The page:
| \_    Again: Text is a Universal Interface            |  0:00:20 | REHEARSED | againframe  |
  | \_    Pipelines                                       |  0:00:15 | REHEARSED | fullframe   |
  | \_    Summary of the Unix Philosophy                  |  0:00:40 | REHEARSED | fullframe   |
  |-------------------------------------------------------+----------+-----------+-------------|
  | \_  Program Composition                               |  0:09:15 | REHEARSED |             |
  | \_    Composition Topics                              |          |           |             |
  | \_    LP Sessions                                     |  0:02:30 | REHEARSED | fullframe   |
  | \_    Interactive, Incremental, Iterative Development |  0:01:10 | REHEARSED | fullframe   |
  | \_    Discovering URLs                                |  0:02:15 | REHEARSED | fullframe   |
  | \_    Go Grab a Coffee                                |  0:00:15 | REHEARSED | fullframe   |
  | \_    Async Processes                                 |  0:00:45 | REHEARSED | fullframe   |
  | \_    Executable Shell Script and Concurrency         |  0:01:30 | REHEARSED | fullframe   |
  | \_    Execution Time                                  |  0:00:50 | REHEARSED | frame       |
  |-------------------------------------------------------+----------+-----------+-------------|
  | \_  More Examples                                     |  0:09:52 | REHEARSED |             |
  | \_    More Example Topics                             |          |           |             |
  | \_    Resize Images                                   |  0:00:30 | REHEARSED | frame       |
  | \_    Password Generation                             |  0:00:45 | REHEARSED | frame       |
  | \_    Password Manager                                |  0:01:39 | REHEARSED | frame       |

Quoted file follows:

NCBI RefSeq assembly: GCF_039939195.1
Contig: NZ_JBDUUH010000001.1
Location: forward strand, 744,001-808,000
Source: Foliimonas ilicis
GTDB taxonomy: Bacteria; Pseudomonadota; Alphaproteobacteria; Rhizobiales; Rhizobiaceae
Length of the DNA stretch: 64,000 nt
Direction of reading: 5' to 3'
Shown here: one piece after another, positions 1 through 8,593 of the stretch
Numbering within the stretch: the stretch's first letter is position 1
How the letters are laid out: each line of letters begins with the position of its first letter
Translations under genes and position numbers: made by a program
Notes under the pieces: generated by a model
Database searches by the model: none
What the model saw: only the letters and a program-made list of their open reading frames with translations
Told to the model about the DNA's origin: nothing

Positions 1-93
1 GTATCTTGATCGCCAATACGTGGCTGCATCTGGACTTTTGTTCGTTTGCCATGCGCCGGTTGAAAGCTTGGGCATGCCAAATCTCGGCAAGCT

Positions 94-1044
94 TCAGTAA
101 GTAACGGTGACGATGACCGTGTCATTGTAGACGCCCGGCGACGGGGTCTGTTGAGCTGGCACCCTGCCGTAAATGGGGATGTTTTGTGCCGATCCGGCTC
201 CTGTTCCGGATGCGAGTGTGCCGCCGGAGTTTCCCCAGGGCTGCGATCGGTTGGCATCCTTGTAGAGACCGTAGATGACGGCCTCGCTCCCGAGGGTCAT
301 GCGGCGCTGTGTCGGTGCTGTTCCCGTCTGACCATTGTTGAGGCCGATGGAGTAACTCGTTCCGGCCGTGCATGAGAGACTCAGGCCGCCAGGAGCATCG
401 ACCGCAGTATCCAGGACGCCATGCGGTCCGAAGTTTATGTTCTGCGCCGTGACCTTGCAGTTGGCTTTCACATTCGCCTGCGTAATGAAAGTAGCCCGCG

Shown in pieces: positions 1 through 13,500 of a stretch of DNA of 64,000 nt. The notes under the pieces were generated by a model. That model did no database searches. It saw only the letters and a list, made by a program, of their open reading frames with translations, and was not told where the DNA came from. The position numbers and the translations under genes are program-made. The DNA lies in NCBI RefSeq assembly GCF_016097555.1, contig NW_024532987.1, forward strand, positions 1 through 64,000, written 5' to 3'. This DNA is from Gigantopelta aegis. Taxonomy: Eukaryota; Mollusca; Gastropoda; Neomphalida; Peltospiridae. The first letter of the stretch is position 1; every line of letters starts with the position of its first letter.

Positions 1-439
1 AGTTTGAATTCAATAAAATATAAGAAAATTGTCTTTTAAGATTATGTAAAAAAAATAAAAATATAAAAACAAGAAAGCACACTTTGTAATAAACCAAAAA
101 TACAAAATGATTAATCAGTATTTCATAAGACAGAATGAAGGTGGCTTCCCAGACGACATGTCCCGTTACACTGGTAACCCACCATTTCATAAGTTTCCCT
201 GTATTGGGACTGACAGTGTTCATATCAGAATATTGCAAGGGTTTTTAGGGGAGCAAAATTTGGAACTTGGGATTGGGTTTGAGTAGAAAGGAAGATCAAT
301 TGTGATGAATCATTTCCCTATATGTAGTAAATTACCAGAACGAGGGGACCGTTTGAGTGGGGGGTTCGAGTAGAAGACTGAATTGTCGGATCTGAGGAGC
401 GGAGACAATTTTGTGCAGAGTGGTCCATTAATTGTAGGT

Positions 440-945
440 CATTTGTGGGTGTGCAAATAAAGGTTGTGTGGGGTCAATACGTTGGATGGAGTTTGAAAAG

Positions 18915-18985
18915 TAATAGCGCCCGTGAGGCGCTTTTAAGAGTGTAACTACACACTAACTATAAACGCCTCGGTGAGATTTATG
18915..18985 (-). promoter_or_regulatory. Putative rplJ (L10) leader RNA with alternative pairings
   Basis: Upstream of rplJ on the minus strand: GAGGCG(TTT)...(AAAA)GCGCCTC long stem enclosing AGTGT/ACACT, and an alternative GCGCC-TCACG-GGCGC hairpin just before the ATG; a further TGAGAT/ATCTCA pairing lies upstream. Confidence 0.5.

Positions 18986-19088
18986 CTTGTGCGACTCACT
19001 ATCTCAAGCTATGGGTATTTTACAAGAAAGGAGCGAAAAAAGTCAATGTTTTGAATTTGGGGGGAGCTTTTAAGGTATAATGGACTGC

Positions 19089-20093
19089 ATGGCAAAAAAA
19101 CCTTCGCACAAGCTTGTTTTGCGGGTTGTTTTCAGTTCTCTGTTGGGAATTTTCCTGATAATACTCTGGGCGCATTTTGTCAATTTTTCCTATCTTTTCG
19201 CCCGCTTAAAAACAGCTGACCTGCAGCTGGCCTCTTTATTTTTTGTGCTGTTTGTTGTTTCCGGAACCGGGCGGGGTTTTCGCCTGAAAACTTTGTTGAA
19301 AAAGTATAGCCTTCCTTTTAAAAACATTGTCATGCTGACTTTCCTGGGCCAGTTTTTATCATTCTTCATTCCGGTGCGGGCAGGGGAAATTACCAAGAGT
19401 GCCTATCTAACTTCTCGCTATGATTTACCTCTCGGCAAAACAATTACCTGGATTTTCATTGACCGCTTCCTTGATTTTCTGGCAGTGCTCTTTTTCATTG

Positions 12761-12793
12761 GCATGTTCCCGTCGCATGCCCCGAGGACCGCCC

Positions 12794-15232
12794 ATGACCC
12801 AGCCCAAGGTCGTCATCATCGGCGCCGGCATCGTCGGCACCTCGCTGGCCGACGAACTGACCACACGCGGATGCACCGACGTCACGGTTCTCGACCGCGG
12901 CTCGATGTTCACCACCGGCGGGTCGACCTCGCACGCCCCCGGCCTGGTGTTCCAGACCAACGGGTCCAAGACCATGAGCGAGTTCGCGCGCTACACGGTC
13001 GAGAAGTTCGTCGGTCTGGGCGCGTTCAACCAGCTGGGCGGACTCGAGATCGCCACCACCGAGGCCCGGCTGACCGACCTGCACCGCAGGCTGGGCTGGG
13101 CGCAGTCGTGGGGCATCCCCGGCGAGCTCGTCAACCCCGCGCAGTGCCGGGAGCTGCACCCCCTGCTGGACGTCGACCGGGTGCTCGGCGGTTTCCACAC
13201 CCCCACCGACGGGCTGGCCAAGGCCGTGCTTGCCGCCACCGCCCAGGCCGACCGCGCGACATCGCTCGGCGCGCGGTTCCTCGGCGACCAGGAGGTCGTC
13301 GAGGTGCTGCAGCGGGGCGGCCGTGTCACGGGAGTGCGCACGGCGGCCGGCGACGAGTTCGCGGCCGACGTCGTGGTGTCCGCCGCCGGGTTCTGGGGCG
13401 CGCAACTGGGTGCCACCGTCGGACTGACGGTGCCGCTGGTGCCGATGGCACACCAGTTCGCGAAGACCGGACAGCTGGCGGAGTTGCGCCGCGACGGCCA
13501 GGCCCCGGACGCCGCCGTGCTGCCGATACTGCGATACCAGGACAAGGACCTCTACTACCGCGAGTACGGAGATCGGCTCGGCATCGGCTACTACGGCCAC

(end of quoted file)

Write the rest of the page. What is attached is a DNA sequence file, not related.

| \_    Remote Password Manager With 2FA                |  0:01:30 | REHEARSED | frame       |
  | \_    Taking Screenshots                              |  0:00:35 | REHEARSED | frame       |
  | \_    Screenshot OCR                                  |  0:01:00 | REHEARSED | frame       |
  | \_    Full Circle                                     |  0:02:24 | REHEARSED | fullframe   |
  | \_    Getting Help                                    |  0:01:30 | REHEARSED | frame       |
  |-------------------------------------------------------+----------+-----------+-------------|
  | \_  Thank You                                         | 00:00:01 |           | fullframe   |
#+END:

** REHEARSED Introduction [3/3]
*** REHEARSED Spoken Intro                                         :B_note:
:PROPERTIES:
:BEAMER_env: note
:DURATION: 0:00:25
:END:

Hello, everyone!

My name is Mike Gerwitz.
I am a free software hacker and activist with a focus on user privacy and
  security.
I'm also a GNU Maintainer and volunteer.
I have about twenty years of programming experience,
  half of that professionally.

And I've been a computer user for longer.
So I've been around long enough to see a decent evolution in how we interact
  with machines.


*** REHEARSED Choreographed Workflows                         :B_fullframe:
:PROPERTIES:
:BEAMER_env: fullframe
:DURATION: 00:00:20
:END: